Scientists find early signs of COVID-19 community spread

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In a new study, researchers found that self-reports of smell and taste changes provide earlier markers of the spread of infection of COVID-19 than current governmental indicators.

They also found a decline in self-reports of smell and taste changes as early as five days after lockdown enforcement, with faster declines reported in countries that adopted the most stringent lockdown measures.

The research was conducted by a team at Pennsylvania State University and elsewhere.

In their study, the researchers used data from the Global Consortium for Chemosensory Research survey, a global, crowd-sourced online study deployed in more than 35 languages.

Specifically, the team examined data that were collected from April 7 to May 14, 2020, although study recruitment is still ongoing.

In addition, they looked at data from the French government—which beginning on May 7, 2020, has been categorizing various geographical areas of the country as red or green, depending on their COVID-19 prevalence.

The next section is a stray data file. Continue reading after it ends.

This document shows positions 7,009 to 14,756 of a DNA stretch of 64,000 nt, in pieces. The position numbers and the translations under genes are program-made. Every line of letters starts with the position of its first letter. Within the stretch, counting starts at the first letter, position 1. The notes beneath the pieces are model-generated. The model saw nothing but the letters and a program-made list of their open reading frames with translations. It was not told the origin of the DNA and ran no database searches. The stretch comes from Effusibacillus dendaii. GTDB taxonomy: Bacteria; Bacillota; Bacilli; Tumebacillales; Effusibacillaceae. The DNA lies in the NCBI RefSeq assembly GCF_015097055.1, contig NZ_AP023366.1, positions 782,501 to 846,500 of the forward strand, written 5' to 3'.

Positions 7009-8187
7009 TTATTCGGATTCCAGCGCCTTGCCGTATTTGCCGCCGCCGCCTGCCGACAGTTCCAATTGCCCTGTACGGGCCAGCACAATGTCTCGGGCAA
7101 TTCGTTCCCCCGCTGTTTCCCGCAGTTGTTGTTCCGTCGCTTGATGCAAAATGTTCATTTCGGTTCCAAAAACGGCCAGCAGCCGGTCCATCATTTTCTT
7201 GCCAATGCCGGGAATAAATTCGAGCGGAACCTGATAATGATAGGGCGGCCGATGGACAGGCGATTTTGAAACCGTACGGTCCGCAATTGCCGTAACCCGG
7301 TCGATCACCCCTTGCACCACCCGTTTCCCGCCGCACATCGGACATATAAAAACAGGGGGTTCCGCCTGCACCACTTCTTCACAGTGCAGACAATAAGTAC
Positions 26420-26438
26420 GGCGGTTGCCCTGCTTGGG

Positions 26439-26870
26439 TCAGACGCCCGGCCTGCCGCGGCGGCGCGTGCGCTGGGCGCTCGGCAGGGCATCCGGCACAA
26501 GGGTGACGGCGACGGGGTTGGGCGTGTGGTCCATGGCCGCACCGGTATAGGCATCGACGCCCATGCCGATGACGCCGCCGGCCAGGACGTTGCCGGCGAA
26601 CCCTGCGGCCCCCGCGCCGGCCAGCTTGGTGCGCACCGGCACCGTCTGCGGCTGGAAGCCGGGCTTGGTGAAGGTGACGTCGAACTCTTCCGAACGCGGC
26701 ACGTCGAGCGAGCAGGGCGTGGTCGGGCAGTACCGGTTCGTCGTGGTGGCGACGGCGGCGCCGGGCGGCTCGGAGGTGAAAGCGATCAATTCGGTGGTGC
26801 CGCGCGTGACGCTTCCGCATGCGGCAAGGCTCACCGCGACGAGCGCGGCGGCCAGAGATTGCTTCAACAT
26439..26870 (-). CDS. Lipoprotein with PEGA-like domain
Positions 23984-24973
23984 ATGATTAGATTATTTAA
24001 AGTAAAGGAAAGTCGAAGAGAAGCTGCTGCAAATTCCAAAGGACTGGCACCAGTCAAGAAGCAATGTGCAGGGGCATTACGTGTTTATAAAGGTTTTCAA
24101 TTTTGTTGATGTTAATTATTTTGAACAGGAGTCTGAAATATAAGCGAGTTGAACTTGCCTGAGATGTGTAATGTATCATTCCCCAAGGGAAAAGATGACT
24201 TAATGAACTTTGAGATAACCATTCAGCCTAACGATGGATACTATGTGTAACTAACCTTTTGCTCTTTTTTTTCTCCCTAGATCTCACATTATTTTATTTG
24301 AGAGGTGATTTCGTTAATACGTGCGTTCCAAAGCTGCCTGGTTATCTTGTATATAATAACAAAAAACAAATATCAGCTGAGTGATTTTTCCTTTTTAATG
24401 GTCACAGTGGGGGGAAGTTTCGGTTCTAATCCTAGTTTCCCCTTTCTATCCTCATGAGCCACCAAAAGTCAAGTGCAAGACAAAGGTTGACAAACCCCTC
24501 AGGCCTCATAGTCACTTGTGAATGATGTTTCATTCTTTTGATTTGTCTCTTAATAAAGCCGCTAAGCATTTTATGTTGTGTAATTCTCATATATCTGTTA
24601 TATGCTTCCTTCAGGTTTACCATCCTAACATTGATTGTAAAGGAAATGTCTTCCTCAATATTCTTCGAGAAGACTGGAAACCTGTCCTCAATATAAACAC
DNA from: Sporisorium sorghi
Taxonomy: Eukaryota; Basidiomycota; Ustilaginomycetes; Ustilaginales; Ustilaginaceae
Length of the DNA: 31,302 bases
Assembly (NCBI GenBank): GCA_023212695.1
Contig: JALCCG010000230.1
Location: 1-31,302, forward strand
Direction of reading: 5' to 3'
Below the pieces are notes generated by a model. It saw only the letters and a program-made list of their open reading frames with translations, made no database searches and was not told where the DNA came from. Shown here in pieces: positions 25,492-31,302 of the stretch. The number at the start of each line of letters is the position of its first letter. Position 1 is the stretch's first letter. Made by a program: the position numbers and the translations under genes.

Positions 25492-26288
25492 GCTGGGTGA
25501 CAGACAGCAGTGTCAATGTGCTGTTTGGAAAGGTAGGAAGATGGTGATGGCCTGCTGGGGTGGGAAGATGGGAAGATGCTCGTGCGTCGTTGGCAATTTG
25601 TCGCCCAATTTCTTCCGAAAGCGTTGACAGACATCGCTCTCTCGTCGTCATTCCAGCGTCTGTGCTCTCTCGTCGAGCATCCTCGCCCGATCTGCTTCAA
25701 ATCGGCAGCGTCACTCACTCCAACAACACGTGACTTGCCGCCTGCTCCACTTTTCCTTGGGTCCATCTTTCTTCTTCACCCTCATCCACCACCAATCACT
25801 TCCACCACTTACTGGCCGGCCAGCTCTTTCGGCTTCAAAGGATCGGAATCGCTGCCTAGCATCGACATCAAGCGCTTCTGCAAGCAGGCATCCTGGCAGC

Compared to green areas, red areas were characterized by the higher active circulation of the virus, higher levels of pressure on hospitals, and reduced capacity to test new cases.

Finally, the team compared data from France with data from Italy and the United Kingdom, each of which implemented lockdown measures at different times and with different levels of stringency.

Overall, the team found that smell and taste changes were better correlated with the number of COVID-19 admissions to hospitals than France’s current governmental indicators, which look at the ratio of ER consultations for suspicion of COVID-19 to general ER consultations.

Specifically, they found that the peak onset of changes in smell/taste appeared four days after lockdown measures were implemented.

In contrast, the governmental indicator based on ER consultations peaked 11 days after the lockdown.

The findings are consistent with emerging data showing that COVID-19-related changes in smell and taste occur in the first few days after infection.

They suggest that self-reports of smell and taste changes are closely associated with hospital overload and are early markers of the spread of infection of SARS-CoV-2.

Therefore, potential outbreaks and the short-term efficacy of a lockdown could be monitored by tracking changes in smell and taste in the population.

One author of the study is John Hayes, professor of food science, Penn State.

The study is published in Nature Communications.

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